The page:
Queen's University

Alan Travers, Coordinator, Education Career Services

Alan Travers, who was the coordinator of Education Career Services for the past 33 years, retired earlier this month after 42 years at Queen's.

The office of Education Career Services in the Faculty of Education helps thousands of teacher candidates and working professionals access career advice every year. It holds a distinct position on campus and in Canada, and its success is in large part due to the dedication of Alan Travers.

Mr. Travers spent the past 42 years working in the faculty – 33 of those years as coordinator of Education Career Services, which he founded under the leadership of then-Dean Tom Williams in 1979.

“It’s been a pleasure working all these years with the BEd candidates and helping them get their careers started,” says Mr. Travers, who retired earlier this month. “I’ve always valued the chances I got early in my career and have never taken for granted the importance of having a job.”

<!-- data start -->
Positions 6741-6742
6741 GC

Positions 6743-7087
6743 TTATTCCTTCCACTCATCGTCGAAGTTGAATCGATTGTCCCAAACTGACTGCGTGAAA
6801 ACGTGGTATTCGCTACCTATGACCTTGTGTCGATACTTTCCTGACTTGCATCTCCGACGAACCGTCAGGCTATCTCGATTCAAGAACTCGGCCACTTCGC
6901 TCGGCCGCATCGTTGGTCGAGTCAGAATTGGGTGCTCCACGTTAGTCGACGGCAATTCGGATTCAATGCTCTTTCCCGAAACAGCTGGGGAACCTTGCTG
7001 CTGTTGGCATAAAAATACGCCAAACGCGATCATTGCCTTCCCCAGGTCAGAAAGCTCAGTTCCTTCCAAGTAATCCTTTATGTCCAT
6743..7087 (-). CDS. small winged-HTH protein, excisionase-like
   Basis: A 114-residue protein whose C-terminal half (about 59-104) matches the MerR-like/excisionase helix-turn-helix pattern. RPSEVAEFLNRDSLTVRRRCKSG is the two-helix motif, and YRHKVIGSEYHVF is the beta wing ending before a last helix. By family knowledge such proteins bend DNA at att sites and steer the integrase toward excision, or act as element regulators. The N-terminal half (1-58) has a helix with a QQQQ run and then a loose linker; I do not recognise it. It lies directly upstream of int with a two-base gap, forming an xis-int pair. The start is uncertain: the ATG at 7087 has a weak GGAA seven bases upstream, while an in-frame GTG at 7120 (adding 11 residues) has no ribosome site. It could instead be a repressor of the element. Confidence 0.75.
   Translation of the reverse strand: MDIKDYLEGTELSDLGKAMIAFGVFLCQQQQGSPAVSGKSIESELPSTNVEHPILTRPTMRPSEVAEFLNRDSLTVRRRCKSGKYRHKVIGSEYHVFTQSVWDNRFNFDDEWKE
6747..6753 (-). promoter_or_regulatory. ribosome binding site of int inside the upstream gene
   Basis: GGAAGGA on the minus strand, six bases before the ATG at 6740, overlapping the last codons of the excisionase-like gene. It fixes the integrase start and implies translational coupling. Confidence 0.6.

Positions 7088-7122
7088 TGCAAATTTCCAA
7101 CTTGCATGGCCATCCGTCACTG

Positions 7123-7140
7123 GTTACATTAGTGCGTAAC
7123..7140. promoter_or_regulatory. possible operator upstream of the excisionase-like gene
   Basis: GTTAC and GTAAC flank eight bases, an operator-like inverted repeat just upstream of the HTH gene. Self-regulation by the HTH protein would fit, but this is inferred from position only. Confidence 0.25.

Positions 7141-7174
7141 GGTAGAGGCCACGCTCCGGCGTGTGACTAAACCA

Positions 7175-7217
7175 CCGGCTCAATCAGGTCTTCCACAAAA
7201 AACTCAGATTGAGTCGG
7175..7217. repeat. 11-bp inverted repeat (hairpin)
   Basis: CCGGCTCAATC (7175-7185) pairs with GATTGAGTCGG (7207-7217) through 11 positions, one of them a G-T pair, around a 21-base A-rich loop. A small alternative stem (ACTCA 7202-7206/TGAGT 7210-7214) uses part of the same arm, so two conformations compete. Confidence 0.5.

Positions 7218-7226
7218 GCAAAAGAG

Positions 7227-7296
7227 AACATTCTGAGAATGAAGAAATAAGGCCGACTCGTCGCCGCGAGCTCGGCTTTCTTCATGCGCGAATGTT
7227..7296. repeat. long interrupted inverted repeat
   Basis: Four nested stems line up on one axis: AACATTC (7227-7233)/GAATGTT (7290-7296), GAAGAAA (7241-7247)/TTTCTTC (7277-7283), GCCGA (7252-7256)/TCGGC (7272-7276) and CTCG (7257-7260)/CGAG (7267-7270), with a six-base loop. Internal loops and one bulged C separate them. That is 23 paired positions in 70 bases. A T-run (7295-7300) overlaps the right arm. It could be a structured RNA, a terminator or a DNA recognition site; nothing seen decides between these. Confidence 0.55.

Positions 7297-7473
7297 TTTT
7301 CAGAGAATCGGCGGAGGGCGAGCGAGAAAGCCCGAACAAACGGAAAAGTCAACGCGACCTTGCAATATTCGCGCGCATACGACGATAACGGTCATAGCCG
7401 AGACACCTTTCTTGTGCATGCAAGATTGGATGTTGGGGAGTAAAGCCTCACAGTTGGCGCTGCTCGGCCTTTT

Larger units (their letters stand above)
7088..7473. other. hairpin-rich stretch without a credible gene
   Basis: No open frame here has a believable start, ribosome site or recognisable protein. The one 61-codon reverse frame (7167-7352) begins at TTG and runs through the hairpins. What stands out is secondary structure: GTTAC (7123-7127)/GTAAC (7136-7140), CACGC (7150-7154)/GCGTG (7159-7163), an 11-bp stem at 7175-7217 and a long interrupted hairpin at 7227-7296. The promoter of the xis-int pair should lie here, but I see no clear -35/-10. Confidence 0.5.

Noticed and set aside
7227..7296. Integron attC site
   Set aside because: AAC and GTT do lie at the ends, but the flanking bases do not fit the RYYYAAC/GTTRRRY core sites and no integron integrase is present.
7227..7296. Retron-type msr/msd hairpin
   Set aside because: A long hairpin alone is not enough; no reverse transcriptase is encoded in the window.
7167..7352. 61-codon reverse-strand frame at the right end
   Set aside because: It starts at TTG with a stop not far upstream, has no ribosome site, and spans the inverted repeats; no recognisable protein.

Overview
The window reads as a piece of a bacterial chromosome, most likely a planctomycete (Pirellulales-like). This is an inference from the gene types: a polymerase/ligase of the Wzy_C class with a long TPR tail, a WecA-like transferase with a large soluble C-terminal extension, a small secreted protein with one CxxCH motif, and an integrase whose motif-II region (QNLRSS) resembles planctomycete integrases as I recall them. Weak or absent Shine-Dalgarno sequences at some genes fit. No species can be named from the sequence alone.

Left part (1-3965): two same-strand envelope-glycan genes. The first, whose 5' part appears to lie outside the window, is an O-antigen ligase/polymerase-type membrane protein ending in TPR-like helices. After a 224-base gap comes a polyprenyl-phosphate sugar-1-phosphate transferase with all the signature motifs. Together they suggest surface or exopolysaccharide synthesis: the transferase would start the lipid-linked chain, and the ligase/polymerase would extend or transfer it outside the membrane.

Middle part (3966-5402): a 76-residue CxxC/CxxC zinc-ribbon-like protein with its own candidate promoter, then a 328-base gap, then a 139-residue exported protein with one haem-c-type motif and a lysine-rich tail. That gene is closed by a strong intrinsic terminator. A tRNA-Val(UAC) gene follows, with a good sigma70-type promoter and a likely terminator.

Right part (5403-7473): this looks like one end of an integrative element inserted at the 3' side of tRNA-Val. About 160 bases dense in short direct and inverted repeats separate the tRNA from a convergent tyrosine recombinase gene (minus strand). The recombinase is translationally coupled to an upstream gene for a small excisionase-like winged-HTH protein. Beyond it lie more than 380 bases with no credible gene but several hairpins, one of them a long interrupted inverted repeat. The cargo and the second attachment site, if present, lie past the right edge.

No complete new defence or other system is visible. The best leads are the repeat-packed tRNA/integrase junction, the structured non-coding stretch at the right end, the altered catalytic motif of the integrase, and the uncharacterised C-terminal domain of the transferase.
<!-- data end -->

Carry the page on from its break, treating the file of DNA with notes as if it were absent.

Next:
Education Career Services delivers career and job-search advice to hundreds of Queen’s teacher candidates every year through its many resources, including What’s Next? A Job Search Guide for Teachers. Mr. Travers co-wrote the guide, now in its 19th annual edition, along with Queen’s alumnus Daniel Lalonde, BEd’93.

Mr. Travers landed in the Faculty of Education as an administrative assistant in 1970 after finishing his Queen’s undergraduate degree in geography and economics. In the mid-’80s, a few years into his work in Career Services, overseas schools began seeking out Canadian teachers. Many international schools wanted the expertise of Queen’s graduates.

Mr. Travers built relationships with schools around the world, visiting more than 70 institutions in 35 countries. He also established the annual Teachers Overseas Recruiting Fair, a major resource for connecting students with international positions. The fair celebrates its 25th year in January.

“The administration has always supported these initiatives and I have always believed if teachers teach abroad and have that experience, they’ll come back to Canada and be stronger teachers as a result,” says Mr. Travers.

In retirement, Mr. Travers plans to blend downtime with work as a career consultant, both in Canada and abroad.

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Last updated at 10:54 am EDT, Thu April 24, 2014
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